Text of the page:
Moldovan authorities tend to ignore pro-unionist marches, even though many in the ruling coalition are sympathetic to the cause, particularly the Liberals. Nonetheless, leading figures in the pro-Russian opposition are increasingly anxious. Socialist leader Igor Dodon, in an interview with the Russia newspaper Komsomolskaya Pravda, accused the United States of masterminding the “Union-2018” plan to merge Moldova into Romania, even at the risk of civil war. Dodon also pointed out that a union with Romania is becoming increasingly popular among Moldovans against the backdrop of rampant corruption and worsening economic conditions. Indeed, the seemingly never-ending, yet still fruitless, protests against kleptocracy and state capture may swing the mood of Moldovan voters toward considering the unification option as a viable solution. At least two non-parliamentary political parties—National Liberals (PNL) and the newly created Right Party (Dreapta)—are proposing just that. Though all this is much easier said than done.

For some, the proposition is certainly appealing. Unlike the Republic of Moldova, which has been struggling through transition without a clear sense of direction, Romania is now a full member of NATO and the EU. In economic terms, Romania’s per capita GDP is six times that of Moldova, while average monthly pay is two and a half times above what people earn east of the border. Thus, one might expect Moldova’s population of three million, excluding Transnistria, to naturally gravitate toward reunification; but only 21 percent actually support such a course, according to a recent poll. History, identity and geopolitics are overshadowing any considerations of potential economic gains. Indeed, debate on the issue is often emotionally charged and lacks analytical rigor. Any attempt to rationalize the problem is met with fierce criticism, bordering on accusations of lack of patriotism.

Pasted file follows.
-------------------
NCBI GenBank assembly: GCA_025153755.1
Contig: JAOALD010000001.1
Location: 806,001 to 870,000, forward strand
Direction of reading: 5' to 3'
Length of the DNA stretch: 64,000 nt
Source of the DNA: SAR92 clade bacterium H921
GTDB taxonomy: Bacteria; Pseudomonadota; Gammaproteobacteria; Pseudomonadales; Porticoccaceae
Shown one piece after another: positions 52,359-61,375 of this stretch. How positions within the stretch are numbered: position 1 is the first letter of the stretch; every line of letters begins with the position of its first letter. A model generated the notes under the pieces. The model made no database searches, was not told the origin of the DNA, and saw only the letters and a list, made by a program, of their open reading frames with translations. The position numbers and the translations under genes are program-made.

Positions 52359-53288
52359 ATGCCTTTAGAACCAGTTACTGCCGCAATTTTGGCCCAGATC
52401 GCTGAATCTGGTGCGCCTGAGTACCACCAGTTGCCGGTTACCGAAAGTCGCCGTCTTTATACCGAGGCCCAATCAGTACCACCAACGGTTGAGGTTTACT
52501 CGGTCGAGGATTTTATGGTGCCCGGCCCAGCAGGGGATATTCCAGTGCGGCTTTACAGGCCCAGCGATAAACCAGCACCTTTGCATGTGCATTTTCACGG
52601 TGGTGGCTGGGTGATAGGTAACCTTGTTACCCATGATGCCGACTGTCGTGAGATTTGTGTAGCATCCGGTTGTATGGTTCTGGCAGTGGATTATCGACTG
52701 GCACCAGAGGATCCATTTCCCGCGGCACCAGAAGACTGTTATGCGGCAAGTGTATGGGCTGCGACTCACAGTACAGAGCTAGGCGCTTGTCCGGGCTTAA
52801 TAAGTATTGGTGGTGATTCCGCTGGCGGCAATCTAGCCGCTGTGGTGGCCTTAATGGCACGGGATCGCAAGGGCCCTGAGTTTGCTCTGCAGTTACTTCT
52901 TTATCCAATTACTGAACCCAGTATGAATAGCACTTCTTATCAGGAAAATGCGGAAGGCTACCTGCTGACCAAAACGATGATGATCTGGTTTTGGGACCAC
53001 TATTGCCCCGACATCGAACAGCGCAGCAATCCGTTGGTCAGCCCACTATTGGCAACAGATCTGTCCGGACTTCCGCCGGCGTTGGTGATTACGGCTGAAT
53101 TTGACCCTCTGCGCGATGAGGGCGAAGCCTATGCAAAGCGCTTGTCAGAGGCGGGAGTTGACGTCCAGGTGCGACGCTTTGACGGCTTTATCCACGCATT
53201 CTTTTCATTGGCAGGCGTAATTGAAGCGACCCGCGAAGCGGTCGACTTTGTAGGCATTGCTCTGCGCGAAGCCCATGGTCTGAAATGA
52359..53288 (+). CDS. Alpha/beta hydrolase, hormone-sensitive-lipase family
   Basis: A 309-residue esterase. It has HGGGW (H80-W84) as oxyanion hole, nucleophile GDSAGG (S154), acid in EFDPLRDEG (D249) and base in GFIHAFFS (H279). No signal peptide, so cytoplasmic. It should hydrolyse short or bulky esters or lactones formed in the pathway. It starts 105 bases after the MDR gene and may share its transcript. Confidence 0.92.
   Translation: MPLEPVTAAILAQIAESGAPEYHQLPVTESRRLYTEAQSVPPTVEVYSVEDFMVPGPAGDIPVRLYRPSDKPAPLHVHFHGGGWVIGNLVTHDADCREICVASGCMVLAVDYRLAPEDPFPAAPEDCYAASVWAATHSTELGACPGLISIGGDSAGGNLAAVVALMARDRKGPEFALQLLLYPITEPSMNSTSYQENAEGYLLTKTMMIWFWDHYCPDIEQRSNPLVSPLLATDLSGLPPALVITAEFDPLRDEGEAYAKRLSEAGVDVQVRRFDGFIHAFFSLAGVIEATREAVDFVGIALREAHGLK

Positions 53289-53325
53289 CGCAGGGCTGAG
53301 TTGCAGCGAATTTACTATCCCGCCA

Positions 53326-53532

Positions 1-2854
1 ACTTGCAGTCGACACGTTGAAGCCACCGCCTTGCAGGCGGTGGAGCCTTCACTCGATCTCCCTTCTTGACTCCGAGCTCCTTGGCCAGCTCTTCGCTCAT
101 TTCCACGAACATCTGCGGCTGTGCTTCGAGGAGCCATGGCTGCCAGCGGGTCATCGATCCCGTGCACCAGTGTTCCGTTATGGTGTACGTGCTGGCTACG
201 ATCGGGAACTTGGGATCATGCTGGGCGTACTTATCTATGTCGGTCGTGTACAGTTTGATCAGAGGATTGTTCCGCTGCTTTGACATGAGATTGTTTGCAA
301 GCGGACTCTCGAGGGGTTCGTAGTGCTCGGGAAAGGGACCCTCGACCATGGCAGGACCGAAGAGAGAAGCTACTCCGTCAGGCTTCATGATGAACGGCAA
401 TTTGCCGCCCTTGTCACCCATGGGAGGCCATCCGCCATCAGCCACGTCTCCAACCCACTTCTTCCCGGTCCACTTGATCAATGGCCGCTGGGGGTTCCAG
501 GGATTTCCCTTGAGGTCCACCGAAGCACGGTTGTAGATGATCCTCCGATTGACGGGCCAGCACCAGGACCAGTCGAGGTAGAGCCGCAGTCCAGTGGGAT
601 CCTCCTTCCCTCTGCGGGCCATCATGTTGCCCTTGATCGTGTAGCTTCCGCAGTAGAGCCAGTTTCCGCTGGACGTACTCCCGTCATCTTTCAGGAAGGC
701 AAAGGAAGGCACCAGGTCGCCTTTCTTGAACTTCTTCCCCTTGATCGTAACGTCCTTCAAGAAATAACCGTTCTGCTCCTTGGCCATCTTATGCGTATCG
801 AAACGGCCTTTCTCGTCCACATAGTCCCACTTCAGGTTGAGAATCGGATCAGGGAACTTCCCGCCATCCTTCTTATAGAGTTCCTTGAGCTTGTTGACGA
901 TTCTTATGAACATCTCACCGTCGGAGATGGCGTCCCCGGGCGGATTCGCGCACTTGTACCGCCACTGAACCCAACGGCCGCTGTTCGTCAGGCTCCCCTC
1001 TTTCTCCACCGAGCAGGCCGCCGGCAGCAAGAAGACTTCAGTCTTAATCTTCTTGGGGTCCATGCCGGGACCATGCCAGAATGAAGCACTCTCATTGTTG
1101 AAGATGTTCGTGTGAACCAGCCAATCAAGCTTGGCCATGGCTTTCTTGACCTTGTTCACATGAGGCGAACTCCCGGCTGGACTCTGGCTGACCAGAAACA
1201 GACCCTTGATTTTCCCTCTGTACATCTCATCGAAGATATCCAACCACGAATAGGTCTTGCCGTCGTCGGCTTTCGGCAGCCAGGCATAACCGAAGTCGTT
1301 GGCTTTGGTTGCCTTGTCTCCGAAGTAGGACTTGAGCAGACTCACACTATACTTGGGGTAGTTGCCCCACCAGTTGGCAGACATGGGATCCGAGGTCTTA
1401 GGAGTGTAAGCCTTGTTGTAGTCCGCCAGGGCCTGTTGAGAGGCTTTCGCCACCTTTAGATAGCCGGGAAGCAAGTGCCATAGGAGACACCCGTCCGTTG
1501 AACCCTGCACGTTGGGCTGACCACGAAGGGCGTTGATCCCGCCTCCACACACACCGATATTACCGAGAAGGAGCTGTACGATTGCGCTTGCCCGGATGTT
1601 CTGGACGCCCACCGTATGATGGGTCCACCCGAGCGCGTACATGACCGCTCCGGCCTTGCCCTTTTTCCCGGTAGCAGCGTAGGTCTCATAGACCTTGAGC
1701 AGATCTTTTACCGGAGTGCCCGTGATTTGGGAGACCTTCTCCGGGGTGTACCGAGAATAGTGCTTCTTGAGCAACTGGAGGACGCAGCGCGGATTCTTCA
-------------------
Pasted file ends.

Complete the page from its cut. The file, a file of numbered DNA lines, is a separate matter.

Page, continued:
An almost guaranteed lack of consensus exists in both NATO and the EU regarding a theoretical Romanian-Moldovan union; and Romania’s own neighbors, Hungary, Bulgaria and Turkey, would likely oppose such a plan. But even if Washington and Brussels were onboard with a reunification agenda, Moscow nevertheless remains the elephant in the room. Barring Russia’s (unlikely) imminent collapse, only under a major quid pro quo between Russia and the West could such an agenda begin to materialize in the foreseeable future. In addition, the issue of Transnistria and that of the Russian-speaking minorities in Moldova proper would complicate such an agenda even further.

Nevertheless, these concerns have not precluded the speaker of the Moldovan parliament, Adrian Candu, from raising the idea of a reunification referendum during a public event in October, saying, “I think we should put several issues to a referendum: those concerning the election of the President, [and] even those regarding the union. Why not let the people say if they want this? And we shall accept the results and comply with them”. Indeed, given how contentious the issue has been and how combustible it can become, a meaningful public discussion about a future consultative or even constitutional referendum could mitigate some of the existing tensions. Much like in the case of Scotland, a referendum would put the issue to rest, one way or the other. One could argue that Moldova lacks enough political culture and liberal tradition to peacefully and democratically engage in such a responsible, complex and sensitive debate. But the question remains: “Is there a better way?”

Source: The Jamestown Foundation